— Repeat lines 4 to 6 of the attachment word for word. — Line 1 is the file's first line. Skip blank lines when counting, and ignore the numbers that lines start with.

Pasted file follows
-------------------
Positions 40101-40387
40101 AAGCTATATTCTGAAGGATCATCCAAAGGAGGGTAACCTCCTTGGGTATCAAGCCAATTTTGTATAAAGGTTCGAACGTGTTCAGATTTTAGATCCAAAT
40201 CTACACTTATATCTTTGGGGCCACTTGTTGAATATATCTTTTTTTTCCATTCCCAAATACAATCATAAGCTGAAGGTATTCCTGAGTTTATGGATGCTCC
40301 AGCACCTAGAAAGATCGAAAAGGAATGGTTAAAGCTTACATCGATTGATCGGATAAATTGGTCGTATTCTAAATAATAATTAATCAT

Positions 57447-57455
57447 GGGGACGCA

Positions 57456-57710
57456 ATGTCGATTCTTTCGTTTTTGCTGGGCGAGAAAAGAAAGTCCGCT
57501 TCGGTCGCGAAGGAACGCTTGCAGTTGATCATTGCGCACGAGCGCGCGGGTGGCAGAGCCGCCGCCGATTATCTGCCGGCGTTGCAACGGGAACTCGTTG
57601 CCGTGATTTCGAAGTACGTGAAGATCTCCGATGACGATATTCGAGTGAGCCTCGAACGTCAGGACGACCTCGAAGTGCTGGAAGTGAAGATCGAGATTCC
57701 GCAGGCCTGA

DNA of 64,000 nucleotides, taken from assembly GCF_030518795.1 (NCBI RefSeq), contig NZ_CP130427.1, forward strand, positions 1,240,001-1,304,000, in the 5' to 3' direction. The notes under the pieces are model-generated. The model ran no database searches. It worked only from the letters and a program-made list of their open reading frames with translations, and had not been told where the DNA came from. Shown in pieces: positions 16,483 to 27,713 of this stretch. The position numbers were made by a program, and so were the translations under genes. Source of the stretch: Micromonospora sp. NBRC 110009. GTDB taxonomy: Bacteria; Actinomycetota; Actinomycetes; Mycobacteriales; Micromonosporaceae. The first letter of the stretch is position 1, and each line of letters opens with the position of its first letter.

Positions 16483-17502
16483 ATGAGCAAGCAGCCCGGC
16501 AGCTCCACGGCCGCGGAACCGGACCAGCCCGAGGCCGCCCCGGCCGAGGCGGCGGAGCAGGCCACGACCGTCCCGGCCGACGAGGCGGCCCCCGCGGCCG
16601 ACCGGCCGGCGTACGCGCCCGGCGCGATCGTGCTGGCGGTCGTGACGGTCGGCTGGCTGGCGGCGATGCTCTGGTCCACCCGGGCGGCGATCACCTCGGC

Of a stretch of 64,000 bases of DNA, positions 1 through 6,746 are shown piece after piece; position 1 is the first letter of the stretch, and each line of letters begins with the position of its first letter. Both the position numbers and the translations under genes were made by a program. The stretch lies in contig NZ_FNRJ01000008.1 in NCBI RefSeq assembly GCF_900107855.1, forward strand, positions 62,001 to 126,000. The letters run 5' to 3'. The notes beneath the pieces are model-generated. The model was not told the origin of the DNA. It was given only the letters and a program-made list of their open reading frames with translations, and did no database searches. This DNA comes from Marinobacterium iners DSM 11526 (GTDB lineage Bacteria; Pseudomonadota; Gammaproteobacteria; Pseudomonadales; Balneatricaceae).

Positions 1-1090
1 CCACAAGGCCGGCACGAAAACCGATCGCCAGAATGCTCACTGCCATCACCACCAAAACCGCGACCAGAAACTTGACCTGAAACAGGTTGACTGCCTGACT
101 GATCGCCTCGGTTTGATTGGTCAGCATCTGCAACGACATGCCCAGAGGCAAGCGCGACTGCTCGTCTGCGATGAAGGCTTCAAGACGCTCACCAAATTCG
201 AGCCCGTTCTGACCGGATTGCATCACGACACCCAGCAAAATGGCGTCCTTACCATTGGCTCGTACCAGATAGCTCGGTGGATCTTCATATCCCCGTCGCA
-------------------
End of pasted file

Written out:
40301 AGCACCTAGAAAGATCGAAAAGGAATGGTTAAAGCTTACATCGATTGATCGGATAAATTGGTCGTATTCTAAATAATAATTAATCAT

Positions 57447-57455
57447 GGGGACGCA